Sundar Krishnamurty – a professor and the department head of Mechanical and Industrial Engineering (MIE), the Isenberg Distinguished Professor in Engineering, and the director of the Center for e-Design – recently received a VentureWell Faculty Grant of $30,000. This funding will support the creation of a new course that teaches innovation and entrepreneurship from the viewpoint of understanding disability.
VentureWell’s Faculty Grants program helps faculty and staff at institutions across the country develop or sustain courses and programs that encourage STEM innovation. Krishnamurty was one of thirteen grant recipients chosen through a competitive national review process.
The focus of this new course will be on “Inclusive Innovation and Entrepreneurial Mindset,” and Krishnamurty is collaborating with MIE alum Brian Mullen of the Massachusetts College of Art and Design to aid in the development and teaching of the course.
Dr. Mullen and Dr. Krishnamurty have a long history of working together on assistive technology design and development projects. Building on that relationship, they plan to work together on the course content and associated resources, as well as with the detailed syllabus, lesson plans, and projects for the pilot offering next year.
In addition, Mullen will serve as the liaison to develop and foster relationships with the Institute for Human Centered Design, Independent Living Centers, and the various innovation and entrepreneurship programs at UMass, state, and federal levels.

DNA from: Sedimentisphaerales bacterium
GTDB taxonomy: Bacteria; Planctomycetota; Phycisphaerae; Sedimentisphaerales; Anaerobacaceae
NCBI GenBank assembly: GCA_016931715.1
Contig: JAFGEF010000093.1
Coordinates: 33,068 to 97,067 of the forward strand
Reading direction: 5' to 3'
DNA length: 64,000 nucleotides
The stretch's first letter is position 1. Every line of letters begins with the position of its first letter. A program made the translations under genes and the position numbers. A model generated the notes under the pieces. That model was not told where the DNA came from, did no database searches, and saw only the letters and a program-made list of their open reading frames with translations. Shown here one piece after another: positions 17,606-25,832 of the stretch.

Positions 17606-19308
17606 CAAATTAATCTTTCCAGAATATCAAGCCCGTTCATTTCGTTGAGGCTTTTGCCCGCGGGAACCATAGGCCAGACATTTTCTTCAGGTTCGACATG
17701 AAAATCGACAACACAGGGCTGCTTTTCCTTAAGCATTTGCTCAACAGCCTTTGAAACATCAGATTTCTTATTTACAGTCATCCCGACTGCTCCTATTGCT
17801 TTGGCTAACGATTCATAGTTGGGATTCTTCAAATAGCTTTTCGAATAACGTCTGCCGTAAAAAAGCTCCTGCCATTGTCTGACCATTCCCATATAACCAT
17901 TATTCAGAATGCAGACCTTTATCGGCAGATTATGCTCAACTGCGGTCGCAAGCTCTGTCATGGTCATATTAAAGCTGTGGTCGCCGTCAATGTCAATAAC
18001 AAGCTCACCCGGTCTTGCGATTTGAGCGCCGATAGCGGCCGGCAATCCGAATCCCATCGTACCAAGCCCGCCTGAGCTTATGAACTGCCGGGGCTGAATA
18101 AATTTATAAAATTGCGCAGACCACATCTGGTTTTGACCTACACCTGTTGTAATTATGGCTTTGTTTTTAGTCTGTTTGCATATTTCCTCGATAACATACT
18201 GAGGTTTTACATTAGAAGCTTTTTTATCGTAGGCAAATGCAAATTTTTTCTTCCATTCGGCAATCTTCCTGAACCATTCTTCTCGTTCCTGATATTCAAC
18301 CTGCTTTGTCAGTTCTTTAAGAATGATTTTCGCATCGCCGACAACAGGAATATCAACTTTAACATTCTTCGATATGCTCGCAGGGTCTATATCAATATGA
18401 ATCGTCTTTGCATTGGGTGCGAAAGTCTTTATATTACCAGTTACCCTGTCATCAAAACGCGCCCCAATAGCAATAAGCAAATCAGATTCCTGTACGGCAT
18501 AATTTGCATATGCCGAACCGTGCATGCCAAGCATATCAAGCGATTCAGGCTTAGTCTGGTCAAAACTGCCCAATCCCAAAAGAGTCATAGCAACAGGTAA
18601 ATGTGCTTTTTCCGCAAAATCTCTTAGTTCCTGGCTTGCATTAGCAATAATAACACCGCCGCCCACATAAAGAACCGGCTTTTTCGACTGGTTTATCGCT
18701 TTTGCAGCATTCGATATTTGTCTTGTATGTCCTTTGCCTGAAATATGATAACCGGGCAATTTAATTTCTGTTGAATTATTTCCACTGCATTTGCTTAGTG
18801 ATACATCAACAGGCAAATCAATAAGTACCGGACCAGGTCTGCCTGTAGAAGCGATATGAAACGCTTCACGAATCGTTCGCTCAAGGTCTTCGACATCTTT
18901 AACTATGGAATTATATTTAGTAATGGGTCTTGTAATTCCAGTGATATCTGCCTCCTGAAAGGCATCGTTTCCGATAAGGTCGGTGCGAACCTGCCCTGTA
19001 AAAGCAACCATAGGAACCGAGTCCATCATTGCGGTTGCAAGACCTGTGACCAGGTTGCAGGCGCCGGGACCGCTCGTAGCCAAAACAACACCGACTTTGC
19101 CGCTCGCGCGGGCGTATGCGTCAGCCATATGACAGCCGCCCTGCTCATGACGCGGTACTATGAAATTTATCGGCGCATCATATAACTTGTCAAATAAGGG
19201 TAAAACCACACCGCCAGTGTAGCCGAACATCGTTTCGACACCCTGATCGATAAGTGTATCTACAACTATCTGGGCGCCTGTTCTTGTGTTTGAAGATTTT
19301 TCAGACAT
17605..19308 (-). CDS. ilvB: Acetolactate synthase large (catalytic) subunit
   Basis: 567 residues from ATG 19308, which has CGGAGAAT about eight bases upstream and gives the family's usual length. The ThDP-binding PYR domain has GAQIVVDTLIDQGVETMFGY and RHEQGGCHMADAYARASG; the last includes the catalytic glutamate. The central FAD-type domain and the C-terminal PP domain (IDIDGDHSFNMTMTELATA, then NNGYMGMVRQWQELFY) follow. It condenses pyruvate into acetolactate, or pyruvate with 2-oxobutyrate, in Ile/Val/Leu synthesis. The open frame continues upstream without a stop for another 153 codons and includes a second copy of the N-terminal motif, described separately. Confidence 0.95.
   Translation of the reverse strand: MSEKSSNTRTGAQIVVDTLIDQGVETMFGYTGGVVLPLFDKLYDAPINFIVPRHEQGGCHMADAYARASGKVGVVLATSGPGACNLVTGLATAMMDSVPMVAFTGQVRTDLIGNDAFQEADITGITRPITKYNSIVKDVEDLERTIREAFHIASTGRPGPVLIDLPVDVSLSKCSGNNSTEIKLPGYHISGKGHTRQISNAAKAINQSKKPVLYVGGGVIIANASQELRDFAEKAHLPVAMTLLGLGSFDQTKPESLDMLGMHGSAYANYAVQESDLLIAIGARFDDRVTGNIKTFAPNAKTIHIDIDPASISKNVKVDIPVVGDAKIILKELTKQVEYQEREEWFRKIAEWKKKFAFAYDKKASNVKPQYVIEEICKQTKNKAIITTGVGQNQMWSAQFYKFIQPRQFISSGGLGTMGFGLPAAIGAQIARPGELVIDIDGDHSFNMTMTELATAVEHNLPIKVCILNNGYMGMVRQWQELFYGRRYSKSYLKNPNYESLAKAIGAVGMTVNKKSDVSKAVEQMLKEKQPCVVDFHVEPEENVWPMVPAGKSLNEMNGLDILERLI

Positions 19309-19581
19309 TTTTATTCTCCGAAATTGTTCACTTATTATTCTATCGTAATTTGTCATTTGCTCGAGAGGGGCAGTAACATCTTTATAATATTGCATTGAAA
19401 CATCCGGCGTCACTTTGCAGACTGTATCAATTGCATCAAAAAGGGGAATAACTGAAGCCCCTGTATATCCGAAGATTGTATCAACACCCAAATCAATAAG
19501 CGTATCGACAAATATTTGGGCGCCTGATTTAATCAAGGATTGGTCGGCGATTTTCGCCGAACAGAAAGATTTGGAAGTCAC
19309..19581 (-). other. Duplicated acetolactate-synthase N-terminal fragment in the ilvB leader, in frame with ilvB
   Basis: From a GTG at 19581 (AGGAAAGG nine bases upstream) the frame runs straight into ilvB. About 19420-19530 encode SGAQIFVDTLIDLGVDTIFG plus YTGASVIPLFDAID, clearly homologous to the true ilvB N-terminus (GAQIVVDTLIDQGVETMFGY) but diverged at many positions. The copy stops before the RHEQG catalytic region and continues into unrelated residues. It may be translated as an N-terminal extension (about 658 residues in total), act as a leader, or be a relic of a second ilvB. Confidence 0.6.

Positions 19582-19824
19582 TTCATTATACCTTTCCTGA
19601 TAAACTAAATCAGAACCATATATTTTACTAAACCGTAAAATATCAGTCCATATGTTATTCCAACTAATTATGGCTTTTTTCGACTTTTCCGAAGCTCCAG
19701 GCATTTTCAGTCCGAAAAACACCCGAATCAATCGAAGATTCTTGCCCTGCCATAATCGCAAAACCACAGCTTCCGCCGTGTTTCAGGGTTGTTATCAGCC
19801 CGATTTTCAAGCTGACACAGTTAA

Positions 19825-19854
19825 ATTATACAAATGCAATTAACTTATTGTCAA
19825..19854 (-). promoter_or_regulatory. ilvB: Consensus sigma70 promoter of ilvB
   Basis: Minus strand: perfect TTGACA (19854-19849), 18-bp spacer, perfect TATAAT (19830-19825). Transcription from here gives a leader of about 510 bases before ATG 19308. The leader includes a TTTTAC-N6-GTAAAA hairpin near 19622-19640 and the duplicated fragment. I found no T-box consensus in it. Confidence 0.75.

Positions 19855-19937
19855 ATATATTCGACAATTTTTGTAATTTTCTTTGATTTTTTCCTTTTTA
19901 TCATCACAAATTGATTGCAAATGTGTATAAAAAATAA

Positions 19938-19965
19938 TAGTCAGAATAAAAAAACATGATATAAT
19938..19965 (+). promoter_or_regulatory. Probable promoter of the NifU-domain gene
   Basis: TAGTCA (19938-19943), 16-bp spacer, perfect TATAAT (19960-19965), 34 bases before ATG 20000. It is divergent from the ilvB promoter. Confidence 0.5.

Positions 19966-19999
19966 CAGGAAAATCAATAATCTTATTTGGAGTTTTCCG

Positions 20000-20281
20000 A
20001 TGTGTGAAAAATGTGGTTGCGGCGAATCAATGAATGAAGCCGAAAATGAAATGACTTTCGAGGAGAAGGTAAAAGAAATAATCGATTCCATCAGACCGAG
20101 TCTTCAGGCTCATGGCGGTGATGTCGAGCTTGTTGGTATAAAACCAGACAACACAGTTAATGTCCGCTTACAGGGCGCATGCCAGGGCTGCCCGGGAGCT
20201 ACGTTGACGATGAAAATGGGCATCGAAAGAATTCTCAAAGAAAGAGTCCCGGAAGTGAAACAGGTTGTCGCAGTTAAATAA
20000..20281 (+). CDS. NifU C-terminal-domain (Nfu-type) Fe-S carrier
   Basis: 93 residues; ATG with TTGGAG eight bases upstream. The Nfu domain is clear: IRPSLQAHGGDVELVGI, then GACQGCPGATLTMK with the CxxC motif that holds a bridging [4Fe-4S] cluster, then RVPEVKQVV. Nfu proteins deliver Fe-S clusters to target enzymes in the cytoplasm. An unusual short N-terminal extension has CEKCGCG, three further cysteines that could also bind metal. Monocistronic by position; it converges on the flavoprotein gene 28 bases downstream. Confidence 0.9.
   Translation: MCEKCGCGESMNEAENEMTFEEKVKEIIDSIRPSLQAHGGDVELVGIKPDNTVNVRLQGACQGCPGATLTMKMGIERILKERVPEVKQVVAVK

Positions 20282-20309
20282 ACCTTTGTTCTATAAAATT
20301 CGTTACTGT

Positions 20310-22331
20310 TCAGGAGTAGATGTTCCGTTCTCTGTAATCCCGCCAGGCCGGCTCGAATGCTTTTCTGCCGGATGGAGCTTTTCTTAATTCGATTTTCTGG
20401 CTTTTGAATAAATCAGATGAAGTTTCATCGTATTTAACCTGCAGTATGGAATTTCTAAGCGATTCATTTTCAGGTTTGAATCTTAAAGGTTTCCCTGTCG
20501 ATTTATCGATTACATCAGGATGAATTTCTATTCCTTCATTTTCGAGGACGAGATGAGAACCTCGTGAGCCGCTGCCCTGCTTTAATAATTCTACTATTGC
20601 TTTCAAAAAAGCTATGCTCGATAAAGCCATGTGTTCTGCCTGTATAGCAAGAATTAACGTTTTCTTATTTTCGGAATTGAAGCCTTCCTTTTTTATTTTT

As Krishnamurty and Mullen explain, “We are proposing a novel course that views innovation and entrepreneurship through the prism of understanding disability. People with disability are an underserved group that [totals] over one billion worldwide, and disability touches every race, gender, and class.”
According to Krishnamurty and Mullen, the course will introduce students to a new paradigm of innovation and entrepreneurship by focusing on the importance of knowing the customers – that all people have limitations and that everyone benefits from adding inclusivity – and that understanding disability can improve inclusivity in innovation and entrepreneurship.
“We expect the course to not only provide a cornerstone of empathy that can be applied to advance inclusivity in innovation and entrepreneurship,” say Krishnamurty and Mullen, “but also to add to the enriching cross-disciplinary innovation and entrepreneurship curriculum at UMass Amherst.”
Krishnamurty and Mullen say that their proposal has three major objectives. The first is to develop a robust course to teach students about the importance of inclusivity as related to learning and understanding disability.
The second objective, according to Krishnamurty and Mullen, will be “to offer a hands-on team- and project-based course, where students get to engage with people with disabilities and interact with a diverse set of experts on assistive technology, universal design, inclusive design, innovation, and entrepreneurship.”
Objective number three will be to help students learn and develop an entrepreneurial mindset through an iterative "Invent, Innovate, Incubate" methodology with a particular focus on inclusivity.
According to VentureWell, “We envision a world in which science and technology innovators have the support, training, and access to networks and resources they need to solve the world’s most difficult problems.” (March 2021)